I won’t be surprised if those tests find nothing whatsoever to back up the claims.
Now, I’m not saying that there aren’t some defective pairs out there. I’ve encountered stuff like that myself, and that’s to be expected in consumer electronics. But folks who have rolled back to the earlier firmware claim to STILL have these supposed issues…and I’m not sure how that’s possible.
I wish the folks writing these posts would take a step back and think about the claims they’re making, and I am amazed and impressed by the patience and diligence Bose is handling this all with.
“But Alex, just because you haven’t noticed these problems, that doesn’t mean they aren’t real!”
Perhaps. That’s entirely possible, certainly. But like I said, audio memory is fickle and subjective.
Which of the following scenarios is more likely?
SCENARIO ONE (The Conspiracy)
Bose has knowingly decided to progressively downgrade the sound and ANC quality of their flagship headphones over time, through firmware updates. The software they’ve written is so good at doing this that some part of the downgrade sticks around even after you’ve rolled back to an earlier version. They must be changing the hardware through the firmware, or something.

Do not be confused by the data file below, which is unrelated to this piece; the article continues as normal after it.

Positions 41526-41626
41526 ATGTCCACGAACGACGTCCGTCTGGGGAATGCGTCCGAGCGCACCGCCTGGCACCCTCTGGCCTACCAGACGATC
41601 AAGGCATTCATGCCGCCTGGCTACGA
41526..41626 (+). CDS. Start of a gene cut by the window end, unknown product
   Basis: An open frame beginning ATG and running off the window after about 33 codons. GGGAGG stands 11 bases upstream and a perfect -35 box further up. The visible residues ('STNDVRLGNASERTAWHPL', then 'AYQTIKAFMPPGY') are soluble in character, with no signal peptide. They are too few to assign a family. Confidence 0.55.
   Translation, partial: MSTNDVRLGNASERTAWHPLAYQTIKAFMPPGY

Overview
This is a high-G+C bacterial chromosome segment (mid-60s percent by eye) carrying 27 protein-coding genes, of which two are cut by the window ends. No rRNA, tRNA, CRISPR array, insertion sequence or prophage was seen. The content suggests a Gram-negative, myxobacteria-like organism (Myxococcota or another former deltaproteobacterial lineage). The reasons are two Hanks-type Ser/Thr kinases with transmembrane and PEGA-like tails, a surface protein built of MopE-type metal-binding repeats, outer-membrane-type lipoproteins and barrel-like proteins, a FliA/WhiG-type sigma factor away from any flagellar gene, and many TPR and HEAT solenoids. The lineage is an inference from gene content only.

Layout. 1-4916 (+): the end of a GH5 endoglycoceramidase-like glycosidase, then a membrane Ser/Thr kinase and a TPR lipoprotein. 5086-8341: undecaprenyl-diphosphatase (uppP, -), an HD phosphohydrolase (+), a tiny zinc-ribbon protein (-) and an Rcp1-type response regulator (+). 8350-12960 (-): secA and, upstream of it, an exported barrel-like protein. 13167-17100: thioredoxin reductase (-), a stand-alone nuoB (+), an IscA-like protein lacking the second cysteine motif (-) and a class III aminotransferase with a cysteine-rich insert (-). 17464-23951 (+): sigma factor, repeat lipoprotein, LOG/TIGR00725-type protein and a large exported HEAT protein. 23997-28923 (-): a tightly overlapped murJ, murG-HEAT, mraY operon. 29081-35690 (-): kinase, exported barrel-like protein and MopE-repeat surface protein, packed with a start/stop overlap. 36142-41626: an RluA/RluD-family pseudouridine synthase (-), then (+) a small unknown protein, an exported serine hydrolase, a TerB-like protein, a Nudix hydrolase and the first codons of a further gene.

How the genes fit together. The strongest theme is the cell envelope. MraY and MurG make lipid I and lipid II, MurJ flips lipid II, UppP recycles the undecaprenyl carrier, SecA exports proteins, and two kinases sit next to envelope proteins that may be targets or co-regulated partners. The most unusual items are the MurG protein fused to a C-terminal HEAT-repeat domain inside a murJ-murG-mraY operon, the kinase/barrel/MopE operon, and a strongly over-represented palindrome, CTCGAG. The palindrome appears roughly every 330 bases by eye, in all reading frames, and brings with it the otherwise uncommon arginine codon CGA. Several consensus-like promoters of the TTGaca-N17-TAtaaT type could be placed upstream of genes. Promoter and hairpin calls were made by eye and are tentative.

They’re doing this despite being the market leader in ANC headphones, with a brand name synonymous with the technology. They’re doing this despite facing the toughest competition they’ve ever seen. They’re doing this despite the QC35 being their flagship model that costs more and has to perform better than earlier models.
SCENARIO TWO (The Likely Answer)
People have purchased and fallen in love with the pretty great QC35. The ANC is amazing, and the punchy bass in the sound impresses right out of the gate.
Over time, their brains adjust to both of these new novelties. Neither one impresses quite the same way as it did at first, because that’s just what our brains do. We love new things. We don’t love old things as much when they’re just the same all the time. And so, even though the headphones have performed just as excellently over time, they’ve lost their luster.